We established two alectinib-resistant cell lines to investigate the acquired resistance phenomenon in NSCLC harboring EML4-ALK. In contrast with previous studies, neither of the resistant cell lines had a secondary ALK mutation. “Mechanism 1” involves loss of EML4-ALK and activation of IGF1R and NRG1/HER3. “Mechanism 2” contains activation of MET as a result of autocrine stimulation by HGF (Fig. 6).

Figure 6.

Schematic mechanisms of alectinib resistance. Mechanisms 1 and 2 indicate H2228/CHR and ABC-11/CHR cells, respectively.

Figure 6.

Schematic mechanisms of alectinib resistance. Mechanisms 1 and 2 indicate H2228/CHR and ABC-11/CHR cells, respectively.

Close modal

Alectinib-resistant H2228/CHR cells lost the EML4-ALK driver oncogene, and survival was completely independent of ALK signaling. Alternatively, IGF1R and NRG1/HER3 pathway were activated. Given that activated HER3 and overexpression of NRG1 have been described previously in the setting of crizotinib resistance (14), it might be a common resistance mechanism of alectinib and crizotinib. Different from crizotinib resistance caused by NRG1, our alectinib-resistant model showed coincidental activation of IGF1R. Thus, the EGFR inhibitor when combined with the IGF1R inhibitor effectively overcame the resistance. The ALK protein was lost gradually with exposure to alectinib, and sensitivity to alectinib declined in parallel with loss of the ALK protein, suggesting that the IHC ALK-positive ratio might reflect efficacy to alectinib. More research using clinical samples is needed to confirm this hypothesis. Loss of the EML4-ALK fusion gene has also been reported in crizotinib-refractory patients (15, 30), so future research should not be limited to in vitro experiments. Gefitinib-resistant cells also showed loss of the EGFR driver oncogene and acquired stem cell–like properties (31). Consistent with this finding, H2228/CHR cells with loss of EML4-ALK demonstrated stem cell–like characteristics with high ALDH1A1, SMO, and ABCG2 expression. Alectinib-resistant cells might acquire a stem cell–like phenotype through loss of the driver oncogene.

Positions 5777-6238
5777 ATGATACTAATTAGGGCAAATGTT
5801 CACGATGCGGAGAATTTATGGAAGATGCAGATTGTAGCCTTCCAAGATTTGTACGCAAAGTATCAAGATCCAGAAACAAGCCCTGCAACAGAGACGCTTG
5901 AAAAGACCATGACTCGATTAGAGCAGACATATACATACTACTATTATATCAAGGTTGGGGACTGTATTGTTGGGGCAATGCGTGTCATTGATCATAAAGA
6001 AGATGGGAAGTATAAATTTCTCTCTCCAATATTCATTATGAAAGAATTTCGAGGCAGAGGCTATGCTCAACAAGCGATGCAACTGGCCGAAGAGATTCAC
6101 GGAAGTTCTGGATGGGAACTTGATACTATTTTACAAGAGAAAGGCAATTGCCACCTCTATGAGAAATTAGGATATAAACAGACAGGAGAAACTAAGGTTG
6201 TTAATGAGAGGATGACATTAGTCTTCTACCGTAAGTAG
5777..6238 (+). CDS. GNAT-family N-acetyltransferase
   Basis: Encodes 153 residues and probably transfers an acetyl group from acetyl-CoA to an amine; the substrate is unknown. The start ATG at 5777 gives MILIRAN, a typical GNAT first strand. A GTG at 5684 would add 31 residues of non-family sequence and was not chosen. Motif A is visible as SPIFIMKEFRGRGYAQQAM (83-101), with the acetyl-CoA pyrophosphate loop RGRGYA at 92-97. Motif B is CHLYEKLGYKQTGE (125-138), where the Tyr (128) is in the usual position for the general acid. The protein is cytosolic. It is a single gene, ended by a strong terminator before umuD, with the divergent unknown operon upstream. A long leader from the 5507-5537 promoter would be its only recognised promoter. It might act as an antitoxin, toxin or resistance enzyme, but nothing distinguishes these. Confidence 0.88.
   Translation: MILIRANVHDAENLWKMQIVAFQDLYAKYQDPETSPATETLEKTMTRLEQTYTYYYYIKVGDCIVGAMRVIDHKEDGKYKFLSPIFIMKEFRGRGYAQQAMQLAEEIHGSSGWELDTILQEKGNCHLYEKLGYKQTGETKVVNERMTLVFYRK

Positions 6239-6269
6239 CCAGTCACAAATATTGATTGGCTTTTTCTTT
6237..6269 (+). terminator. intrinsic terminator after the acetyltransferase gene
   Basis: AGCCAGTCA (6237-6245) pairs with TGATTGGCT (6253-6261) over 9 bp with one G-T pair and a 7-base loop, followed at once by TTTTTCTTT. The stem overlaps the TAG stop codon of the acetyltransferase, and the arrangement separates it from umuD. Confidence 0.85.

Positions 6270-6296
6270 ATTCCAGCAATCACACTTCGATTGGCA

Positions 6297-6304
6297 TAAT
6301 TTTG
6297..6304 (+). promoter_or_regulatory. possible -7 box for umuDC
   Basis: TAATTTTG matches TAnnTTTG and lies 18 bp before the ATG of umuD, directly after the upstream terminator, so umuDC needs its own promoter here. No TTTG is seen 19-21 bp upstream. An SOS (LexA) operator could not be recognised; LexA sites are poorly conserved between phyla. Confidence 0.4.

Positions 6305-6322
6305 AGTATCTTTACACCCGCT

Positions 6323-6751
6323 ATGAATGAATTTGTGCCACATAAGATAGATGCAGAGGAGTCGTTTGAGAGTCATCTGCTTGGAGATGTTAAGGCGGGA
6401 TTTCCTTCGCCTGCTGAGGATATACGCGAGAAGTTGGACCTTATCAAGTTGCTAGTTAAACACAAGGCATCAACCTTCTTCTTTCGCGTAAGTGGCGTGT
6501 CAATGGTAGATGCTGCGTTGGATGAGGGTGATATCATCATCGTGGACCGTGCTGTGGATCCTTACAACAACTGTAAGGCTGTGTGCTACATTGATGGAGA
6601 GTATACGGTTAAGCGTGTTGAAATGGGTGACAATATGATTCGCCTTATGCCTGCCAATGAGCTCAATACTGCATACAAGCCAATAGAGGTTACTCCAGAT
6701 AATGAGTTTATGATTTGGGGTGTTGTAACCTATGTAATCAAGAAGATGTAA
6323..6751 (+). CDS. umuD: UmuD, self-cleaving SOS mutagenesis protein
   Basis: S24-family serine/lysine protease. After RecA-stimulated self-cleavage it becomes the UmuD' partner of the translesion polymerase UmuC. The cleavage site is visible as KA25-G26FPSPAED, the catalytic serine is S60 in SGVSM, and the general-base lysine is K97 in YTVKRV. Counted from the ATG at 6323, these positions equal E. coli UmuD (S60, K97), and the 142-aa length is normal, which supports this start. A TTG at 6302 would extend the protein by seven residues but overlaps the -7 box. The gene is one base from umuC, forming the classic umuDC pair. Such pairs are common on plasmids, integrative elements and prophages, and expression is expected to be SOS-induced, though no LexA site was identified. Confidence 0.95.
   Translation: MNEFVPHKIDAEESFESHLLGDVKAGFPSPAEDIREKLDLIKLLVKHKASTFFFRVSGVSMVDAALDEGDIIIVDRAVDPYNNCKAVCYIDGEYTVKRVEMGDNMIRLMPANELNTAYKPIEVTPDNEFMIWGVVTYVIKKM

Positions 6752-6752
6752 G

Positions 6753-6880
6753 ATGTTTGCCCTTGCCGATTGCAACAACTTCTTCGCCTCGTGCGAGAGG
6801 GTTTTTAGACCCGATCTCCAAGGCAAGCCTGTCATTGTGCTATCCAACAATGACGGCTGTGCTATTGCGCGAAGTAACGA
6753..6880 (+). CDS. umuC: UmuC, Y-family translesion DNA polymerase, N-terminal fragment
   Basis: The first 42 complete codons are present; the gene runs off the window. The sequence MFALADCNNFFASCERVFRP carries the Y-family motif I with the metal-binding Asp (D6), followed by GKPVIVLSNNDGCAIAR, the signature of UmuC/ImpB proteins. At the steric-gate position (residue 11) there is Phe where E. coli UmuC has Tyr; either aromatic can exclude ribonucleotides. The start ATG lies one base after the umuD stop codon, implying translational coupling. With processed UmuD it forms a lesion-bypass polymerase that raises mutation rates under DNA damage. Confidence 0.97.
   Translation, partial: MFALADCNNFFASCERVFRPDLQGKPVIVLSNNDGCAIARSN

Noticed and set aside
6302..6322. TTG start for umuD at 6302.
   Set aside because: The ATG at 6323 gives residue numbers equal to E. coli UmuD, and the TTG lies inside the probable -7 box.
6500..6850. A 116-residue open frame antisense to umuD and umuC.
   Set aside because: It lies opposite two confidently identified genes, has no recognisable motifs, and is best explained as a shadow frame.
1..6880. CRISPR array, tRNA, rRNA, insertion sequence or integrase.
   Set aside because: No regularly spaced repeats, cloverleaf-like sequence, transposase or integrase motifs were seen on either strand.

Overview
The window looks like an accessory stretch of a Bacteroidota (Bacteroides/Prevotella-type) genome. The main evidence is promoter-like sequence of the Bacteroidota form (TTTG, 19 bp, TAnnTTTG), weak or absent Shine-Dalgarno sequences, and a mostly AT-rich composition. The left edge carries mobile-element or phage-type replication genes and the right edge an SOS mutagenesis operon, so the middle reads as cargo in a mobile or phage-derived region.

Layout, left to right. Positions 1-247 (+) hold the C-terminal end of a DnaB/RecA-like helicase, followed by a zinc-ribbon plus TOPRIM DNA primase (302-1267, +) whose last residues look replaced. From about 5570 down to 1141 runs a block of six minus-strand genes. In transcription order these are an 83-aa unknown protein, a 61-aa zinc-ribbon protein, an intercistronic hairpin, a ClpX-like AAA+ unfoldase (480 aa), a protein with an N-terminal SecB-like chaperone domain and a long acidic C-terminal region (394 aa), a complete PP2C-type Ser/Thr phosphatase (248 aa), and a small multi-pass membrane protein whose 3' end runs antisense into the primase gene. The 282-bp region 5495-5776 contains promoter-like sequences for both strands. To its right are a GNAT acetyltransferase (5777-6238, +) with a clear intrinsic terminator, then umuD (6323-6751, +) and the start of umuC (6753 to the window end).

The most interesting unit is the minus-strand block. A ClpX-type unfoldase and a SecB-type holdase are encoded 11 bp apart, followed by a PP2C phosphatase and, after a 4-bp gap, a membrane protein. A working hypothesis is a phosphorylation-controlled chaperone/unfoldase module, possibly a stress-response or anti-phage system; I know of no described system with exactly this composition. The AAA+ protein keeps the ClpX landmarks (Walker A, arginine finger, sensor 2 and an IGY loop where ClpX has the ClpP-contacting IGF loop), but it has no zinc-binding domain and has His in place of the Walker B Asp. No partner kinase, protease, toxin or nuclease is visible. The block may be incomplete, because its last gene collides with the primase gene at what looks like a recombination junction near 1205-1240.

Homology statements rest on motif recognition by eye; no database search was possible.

The other resistant cell line, ABC-11/CHR, exhibited activated MET as a result of autocrine stimulation by HGF and sensitivity to the MET inhibitor. HGF causes acquired resistance to anticancer kinase inhibitors in oncogene-addicted cancer cells and has been presumed to be secreted into the tumor microenvironment by stromal cells, such as fibroblasts (19, 32–35). In contrast, we demonstrated that ABC-11 cells acquired the ability to secrete HGF from cancer cells themselves in an autocrine manner, but not stromal cells, resulting in resistance to alectinib. In addition, ABC-11/CHR cells exhibited significant collateral sensitivity to crizotinib. Based on these data, a phase II trial of crizotinib for alectinib-refractory patients according to HGF and MET status is ongoing (UMIN registration number 000015984). A recent case report described a patient who acquired resistance to alectinib thorough MET amplification and exhibited a dramatic response to crizotinib (36). Both this case and our model are similar, as acquired resistance is caused by activation of the MET pathway and sensitivity to crizotinib. Our model presumes that the MET pathway is activated by HGF autocrine without amplification of MET. We could not find such a case resistant to alectinib by checking MET amplification alone. Therefore, we should prepare to detect two different resistance mechanisms via the MET pathway.

Notably, H2228/CHR cells were not dependent on ALK signaling; thus, ALK-TKI was not effective at all. On the other hand, ABC-11/CHR cells were dependent on ALK signaling; thus, a dual MET and ALK inhibitor was more effective than was a MET inhibitor alone. Therefore, we need to assess the necessity of blocking ALK signaling in tumor specimens obtained by re-biopsy in patients refractory to alectinib.